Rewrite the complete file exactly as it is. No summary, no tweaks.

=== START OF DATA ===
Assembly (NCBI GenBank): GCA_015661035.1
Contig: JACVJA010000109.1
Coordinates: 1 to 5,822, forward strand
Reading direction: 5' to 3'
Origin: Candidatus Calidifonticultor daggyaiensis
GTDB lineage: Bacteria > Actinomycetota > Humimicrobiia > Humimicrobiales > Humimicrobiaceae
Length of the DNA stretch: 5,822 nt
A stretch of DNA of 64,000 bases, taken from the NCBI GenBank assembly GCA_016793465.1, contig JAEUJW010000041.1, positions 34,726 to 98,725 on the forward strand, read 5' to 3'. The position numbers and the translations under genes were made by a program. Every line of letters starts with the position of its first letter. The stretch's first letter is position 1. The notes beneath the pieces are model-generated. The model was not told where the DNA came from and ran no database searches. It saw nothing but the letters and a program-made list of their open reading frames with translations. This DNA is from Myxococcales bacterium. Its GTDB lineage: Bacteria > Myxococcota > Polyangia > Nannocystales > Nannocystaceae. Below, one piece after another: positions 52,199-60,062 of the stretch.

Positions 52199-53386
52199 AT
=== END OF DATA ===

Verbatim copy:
Assembly (NCBI GenBank): GCA_015661035.1
Contig: JACVJA010000109.1
Coordinates: 1 to 5,822, forward strand
Reading direction: 5' to 3'
Origin: Candidatus Calidifonticultor daggyaiensis
GTDB lineage: Bacteria > Actinomycetota > Humimicrobiia > Humimicrobiales > Humimicrobiaceae
Length of the DNA stretch: 5,822 nt
A stretch of DNA of 64,000 bases, taken from the NCBI GenBank assembly GCA_016793465.1, contig JAEUJW010000041.1, positions 34,726 to 98,725 on the forward strand, read 5' to 3'. The position numbers and the translations under genes were made by a program. Every line of letters starts with the position of its first letter. The stretch's first letter is position 1. The notes beneath the pieces are model-generated. The model was not told where the DNA came from and ran no database searches. It saw nothing but the letters and a program-made list of their open reading frames with translations. This DNA is from Myxococcales bacterium. Its GTDB lineage: Bacteria > Myxococcota > Polyangia > Nannocystales > Nannocystaceae. Below, one piece after another: positions 52,199-60,062 of the stretch.

Positions 52199-53386
52199 AT